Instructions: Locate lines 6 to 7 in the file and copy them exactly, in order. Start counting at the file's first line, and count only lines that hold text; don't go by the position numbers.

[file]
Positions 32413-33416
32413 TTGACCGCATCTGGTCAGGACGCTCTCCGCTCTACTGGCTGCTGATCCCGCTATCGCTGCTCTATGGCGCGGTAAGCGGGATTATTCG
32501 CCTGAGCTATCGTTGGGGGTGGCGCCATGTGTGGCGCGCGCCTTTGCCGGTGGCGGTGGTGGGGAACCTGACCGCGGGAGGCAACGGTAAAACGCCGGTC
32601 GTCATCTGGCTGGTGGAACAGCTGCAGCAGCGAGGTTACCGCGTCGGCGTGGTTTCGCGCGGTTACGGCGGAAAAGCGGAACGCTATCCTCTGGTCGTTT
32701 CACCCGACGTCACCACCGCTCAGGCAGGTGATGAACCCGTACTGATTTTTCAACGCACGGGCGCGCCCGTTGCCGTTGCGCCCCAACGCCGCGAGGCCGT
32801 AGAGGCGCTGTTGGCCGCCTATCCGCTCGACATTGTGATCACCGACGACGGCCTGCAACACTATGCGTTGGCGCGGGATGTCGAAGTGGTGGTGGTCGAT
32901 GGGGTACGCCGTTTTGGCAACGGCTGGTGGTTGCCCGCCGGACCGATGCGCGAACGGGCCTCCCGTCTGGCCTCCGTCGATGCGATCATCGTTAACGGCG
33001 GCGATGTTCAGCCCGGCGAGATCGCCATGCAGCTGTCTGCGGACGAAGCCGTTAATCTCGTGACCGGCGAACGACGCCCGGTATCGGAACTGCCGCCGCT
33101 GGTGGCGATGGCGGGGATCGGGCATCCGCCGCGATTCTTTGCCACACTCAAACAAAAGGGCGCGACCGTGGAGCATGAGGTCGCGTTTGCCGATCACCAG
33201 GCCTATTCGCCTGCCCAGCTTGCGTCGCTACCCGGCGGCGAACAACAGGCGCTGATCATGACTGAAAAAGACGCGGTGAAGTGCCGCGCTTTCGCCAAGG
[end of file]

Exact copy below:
32801 AGAGGCGCTGTTGGCCGCCTATCCGCTCGACATTGTGATCACCGACGACGGCCTGCAACACTATGCGTTGGCGCGGGATGTCGAAGTGGTGGTGGTCGAT
32901 GGGGTACGCCGTTTTGGCAACGGCTGGTGGTTGCCCGCCGGACCGATGCGCGAACGGGCCTCCCGTCTGGCCTCCGTCGATGCGATCATCGTTAACGGCG